Wednesday, 9 January 2013

#94 Fixing a Hole

Just a quick update to assure everyone that after having been sidelined with injury and unable to run, I haven't gotten depressed, gone crazy or done anything stupid like take up swimming for a triathlon.

In fact, I'd almost admit to enjoying the multiple cross-training sessions I've done which have included either sweating profusely on the stationary bike (to the point of nearly passing out from dehydration) or sweating profusely on the elliptical trainer (to the point that my upper body was painful to the touch... I have a seriously weak torso). I repeated these activities for five full days and even began to look forward to the next session. It was indeed quite nice to be indoors, just a few seconds from home, and in a warm and windless enclosure free from the cold and cruel crutches of Mother Nature in January. In summary, it didn't suck!

Nevertheless, I was sad to miss the BLT workout on Thursday at Monarch Park and the first 30+k long run of the cycle on Sunday. I yearned for the times when running came easily and painlessly as part of my everyday schedule. My foot seemed to be feeling better each day but I was still uncertain as to what lie ahead. So, wanting to better understand my predicament and plan my course of recovery, I got an appointment to see a sports physician at the sports medicine clinic at U of T on Monday afternoon and was hoping for some good news.

After taking my history and a physical examination of the injury, I was entirely relieved to hear the doctor doubt it was a fracture. In fact, she didn't think it was bone at all. Rather, she suggested it was tendinitis (aka tendinopathy), which is the inflammation and swelling of connective tissue which connects muscle to bone. In this case, it was tendinitis of the extensor muscle that is responsible for lifting the big toe. This diagnosis (extensor tendinitis) explains the dorsal foot pain, made worse while walking, and has a far less fearful (and much faster) prognosis than any fracture. For that I was overjoyed. As suspected, the injury likely stemmed from my recent introduction of a shoe (Kinvara 3) with less forefoot support combined with the icy/slippery conditions as well as an ill-timed hill workout (last Monday). Treatment would involve RICE, ibuprofen and strengthening exercises. Just before I left, I anxiously asked the doctor whether I could/should run and she said that it was fine as long as the pain was minimal and wasn't affecting my running form/stride. Again, I was excited.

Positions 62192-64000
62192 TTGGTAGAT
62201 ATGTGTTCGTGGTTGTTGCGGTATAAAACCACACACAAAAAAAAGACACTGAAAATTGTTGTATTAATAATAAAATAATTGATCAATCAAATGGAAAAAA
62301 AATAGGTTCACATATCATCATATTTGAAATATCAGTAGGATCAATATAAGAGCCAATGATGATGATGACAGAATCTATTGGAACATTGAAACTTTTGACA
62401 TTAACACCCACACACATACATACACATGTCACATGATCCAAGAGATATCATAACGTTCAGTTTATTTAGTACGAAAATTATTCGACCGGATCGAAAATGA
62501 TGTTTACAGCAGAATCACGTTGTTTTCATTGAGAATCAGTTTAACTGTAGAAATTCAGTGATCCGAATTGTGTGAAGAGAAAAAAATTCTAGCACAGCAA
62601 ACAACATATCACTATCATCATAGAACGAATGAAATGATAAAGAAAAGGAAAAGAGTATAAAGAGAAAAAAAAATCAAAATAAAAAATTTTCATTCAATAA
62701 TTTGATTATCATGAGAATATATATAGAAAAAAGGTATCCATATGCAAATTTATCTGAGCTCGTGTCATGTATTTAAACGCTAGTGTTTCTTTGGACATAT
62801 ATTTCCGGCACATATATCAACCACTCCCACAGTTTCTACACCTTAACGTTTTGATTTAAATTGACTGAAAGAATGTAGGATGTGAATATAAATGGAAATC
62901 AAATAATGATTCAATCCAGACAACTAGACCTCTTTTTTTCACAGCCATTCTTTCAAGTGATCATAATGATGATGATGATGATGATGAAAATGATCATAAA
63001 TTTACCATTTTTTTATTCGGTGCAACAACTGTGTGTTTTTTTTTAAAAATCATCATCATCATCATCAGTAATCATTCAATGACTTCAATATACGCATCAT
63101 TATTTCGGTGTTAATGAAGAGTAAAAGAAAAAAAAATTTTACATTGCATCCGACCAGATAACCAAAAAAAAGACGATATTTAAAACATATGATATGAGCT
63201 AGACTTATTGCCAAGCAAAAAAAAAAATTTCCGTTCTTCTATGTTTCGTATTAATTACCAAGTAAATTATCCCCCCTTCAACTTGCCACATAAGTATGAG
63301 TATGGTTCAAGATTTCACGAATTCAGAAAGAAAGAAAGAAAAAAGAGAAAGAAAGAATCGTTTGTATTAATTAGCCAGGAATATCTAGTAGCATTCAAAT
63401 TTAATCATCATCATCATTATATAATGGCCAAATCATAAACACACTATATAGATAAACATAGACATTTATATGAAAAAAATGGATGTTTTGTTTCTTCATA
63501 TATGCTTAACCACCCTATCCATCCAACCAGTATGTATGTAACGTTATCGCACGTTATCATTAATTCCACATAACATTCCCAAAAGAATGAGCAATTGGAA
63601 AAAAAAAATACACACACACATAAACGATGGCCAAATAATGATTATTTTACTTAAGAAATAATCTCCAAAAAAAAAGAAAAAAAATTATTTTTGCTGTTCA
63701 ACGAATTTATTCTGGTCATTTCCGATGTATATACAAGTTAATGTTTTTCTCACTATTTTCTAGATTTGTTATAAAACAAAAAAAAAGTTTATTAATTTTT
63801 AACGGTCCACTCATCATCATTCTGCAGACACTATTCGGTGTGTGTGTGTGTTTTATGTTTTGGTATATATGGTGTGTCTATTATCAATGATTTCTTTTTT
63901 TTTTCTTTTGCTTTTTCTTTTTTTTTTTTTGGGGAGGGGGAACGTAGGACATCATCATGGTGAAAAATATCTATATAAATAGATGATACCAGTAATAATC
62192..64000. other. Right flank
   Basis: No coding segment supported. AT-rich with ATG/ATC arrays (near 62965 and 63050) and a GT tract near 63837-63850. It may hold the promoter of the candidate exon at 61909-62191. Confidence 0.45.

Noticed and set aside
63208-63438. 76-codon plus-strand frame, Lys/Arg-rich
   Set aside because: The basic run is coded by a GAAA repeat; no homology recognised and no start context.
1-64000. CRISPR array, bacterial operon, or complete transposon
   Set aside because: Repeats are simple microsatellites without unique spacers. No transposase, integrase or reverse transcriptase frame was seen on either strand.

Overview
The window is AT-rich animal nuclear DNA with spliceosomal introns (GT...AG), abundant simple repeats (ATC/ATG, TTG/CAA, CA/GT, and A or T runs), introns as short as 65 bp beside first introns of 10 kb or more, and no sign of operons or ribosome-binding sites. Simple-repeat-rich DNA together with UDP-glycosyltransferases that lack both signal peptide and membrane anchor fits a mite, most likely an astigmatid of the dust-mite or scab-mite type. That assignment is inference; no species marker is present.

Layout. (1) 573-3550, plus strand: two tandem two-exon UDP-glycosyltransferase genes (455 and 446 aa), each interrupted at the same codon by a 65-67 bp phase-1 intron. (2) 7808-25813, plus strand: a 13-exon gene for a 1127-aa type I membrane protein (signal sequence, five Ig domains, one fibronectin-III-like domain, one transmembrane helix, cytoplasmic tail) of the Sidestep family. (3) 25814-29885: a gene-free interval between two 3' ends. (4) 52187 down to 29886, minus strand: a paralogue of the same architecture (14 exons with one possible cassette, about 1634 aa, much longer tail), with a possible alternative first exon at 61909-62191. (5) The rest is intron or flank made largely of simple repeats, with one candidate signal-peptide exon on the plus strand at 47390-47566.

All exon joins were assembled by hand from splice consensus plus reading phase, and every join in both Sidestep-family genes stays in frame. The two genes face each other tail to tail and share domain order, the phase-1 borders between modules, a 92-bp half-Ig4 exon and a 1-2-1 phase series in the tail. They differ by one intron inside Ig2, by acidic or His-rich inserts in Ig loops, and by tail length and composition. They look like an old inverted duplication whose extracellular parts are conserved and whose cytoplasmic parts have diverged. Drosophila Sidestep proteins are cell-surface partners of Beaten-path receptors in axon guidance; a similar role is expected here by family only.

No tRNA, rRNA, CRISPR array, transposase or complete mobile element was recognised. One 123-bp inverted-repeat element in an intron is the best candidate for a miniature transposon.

That very evening, I hesitantly went to my buildings godawful gym to test out the treadmill. I made it to 5k feeling fine but began to experience pain at 7 so called it quits at 8. It was a descent start. The next day I did 10k, again on the treadmill, and felt okay the entire time. I planned to try a second run in the evening but opted out, not wanting to push my luck too far. Today, I did a full 10 miles and felt good which makes me think I am ready to return to regular training. Tomorrow is another Thursday speed workout at Monarch Park with the BLT crew so I'll take it one interval at a time and am prepared to back off if the intensity is too much.

For now I am thrilled to be running again and am doing everything possible to stay healthy. There are now two and a half weeks until the Robbie Burns 8k on Sun 27 Jan and I plan to take it 'easy' until then and focus on remaining injury free. Full and proper Boston Marathon prep will commence with 12 weeks to go.

Thursday, 3 January 2013

#93 I Want To Tell You

As previously mentioned, 2012 was an incredible year for me in terms of running (6012k) and racing (18 times including 11 PBs) and so in an attempt to stay positive and 'always look on the bright side of life' (despite my recent setback), here is a short review of my past year in running...

My top 12 of 2012:

12. Losing to Doyle in a final sprint to the finish at the Robbie Burns 8k (I should never have let him know I was there). I ran a (chip) time of 27:45, good for 9th overall.

11. Running the Pride 5k in under 17min (16:56) only one day after surgery on a broken thumb (and whilst wearing a massive cast (and hipster glasses)).

10. Setting a new marathon PB in Hamilton in 2:36:27 and finishing 2nd overall. The last 7k sucked!

9. Winning the team challenge at the Yonge St. 10k where I ran (an illegitimate downhill time of) 33:16!

8. Winning the MEC Summer Classic 5k in 16:03. Where did that speed come from?!

7. Organizing the inaugural Longboat Ekiden. Our 'LB Samurai Splits' won the event in a time of 2:26:46 and I was second in the 10k 'leg' in 34:20

6. My first ever outright win at the Good Friday 10-miler in 57:20. Two thumbs up for this one.

5. Fierce inter-team competition at the Lindsay Milk Run 10k where one of our teams definitely won (mine!). I also ran an impressive PB in 34:16

4.  Running Around The Bay 30k in 1:51:21. I absolutely love this race!

3. My second ever marathon and breakthrough at the Toronto Goodlife Marathon in 2:36:59 for 5th overall.

2. Running 1:13:29 (that's fast) at the Scotia Toronto Waterfront Half in the company of good friends.